Antidepressants may reduce suicide rates by reducing depression, a known risk factor for suicide, but they have also been reported to be associated with increased suicidality; tricyclic antidepressants were linked to suicidality since the early imipramine trials,21 and later this was extended to the selective serotonin reuptake inhibitors (SSRI) and other antidepressants, which do not differ in their suicide hazard ratio.22 The American Food and Drug Administration issued a black-box warning in 2004 for all antidepressants, concerning suicide ideation and treatment of pediatric mood disorders. Data in adults are not clear, but there is evidence for a higher suicidality risk in young adults and a lower one in aged people with antidepressants.23 Despite authoritative reviews of the issue24 and considerable debate,25 positions are quite distant, supporting, respectively, that increased use of antidepressants in entire populations within specific geographic areas is associated with reduced suicidality, and that antidepressants may increase suicidality in specific age ranges compared to placebo.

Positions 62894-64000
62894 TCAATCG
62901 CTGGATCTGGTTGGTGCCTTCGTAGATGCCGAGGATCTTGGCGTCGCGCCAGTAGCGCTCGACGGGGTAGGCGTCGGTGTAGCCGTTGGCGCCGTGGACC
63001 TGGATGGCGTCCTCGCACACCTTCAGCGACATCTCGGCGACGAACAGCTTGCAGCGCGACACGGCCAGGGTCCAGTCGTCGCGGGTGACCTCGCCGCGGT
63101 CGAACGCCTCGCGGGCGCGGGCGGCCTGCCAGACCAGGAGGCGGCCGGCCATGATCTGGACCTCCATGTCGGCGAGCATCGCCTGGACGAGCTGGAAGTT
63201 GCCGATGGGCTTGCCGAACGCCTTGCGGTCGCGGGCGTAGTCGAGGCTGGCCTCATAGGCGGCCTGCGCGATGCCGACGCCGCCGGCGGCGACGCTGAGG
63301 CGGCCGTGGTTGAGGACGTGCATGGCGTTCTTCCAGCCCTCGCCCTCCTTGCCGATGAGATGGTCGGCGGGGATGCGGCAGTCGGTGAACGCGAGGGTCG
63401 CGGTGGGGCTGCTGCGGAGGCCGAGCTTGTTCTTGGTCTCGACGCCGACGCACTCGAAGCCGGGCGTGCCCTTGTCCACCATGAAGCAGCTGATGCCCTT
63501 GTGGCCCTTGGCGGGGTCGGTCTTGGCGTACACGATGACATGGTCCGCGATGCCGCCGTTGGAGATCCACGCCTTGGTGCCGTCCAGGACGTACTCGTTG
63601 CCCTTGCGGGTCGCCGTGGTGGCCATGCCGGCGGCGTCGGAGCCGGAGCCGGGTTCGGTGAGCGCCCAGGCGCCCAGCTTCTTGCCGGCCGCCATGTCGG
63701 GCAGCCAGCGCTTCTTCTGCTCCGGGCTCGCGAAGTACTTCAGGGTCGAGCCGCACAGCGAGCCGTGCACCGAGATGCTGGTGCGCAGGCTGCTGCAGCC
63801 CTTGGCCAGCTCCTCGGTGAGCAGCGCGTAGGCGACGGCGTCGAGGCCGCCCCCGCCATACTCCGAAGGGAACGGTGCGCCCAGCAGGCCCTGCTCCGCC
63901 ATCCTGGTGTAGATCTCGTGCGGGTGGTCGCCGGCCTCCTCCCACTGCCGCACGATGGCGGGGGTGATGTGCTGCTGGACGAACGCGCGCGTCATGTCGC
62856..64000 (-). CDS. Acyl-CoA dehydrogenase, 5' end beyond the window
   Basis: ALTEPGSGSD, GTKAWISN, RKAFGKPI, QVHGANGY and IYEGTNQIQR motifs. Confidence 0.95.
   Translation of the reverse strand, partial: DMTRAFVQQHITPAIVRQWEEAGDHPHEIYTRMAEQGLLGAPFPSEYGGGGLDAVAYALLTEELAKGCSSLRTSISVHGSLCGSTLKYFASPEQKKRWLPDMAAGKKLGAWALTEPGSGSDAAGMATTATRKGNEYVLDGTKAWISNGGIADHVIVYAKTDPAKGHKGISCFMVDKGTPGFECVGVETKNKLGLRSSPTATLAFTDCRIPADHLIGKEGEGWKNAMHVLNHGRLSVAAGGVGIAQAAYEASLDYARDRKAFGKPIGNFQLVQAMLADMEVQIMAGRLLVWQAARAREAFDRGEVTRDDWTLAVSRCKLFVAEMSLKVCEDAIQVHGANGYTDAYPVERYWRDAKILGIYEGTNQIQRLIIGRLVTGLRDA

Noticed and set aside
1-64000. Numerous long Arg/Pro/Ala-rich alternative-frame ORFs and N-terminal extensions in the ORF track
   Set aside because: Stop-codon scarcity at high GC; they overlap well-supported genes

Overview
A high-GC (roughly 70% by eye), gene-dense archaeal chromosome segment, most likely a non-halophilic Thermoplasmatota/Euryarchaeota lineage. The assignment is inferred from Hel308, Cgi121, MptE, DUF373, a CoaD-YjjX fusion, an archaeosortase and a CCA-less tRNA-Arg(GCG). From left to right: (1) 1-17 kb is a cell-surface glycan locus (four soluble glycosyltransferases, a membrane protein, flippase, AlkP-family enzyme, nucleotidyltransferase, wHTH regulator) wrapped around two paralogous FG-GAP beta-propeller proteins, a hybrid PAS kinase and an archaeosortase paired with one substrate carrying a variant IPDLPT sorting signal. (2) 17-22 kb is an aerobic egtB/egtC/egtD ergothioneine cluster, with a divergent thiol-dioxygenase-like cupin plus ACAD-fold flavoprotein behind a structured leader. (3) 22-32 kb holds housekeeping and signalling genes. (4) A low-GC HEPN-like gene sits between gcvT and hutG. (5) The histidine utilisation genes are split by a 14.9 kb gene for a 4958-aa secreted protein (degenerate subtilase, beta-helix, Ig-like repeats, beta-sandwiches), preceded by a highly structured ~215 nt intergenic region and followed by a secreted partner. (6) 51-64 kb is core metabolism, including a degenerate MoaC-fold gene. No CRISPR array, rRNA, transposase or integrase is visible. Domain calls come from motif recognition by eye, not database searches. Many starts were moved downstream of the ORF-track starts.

It is long held that antidepressants could increase suicidality by increasing agitation, although there is no such evidence from clinical trials of depression.26 Interestingly, Kenchadze et al.27 found an increased suicide risk for patients with agitated depression using the Mind Over Mood Anxiety Inventory.28 However, all evidence connecting antidepressant use to agitation and the latter to increased suicidality is largely anecdotal.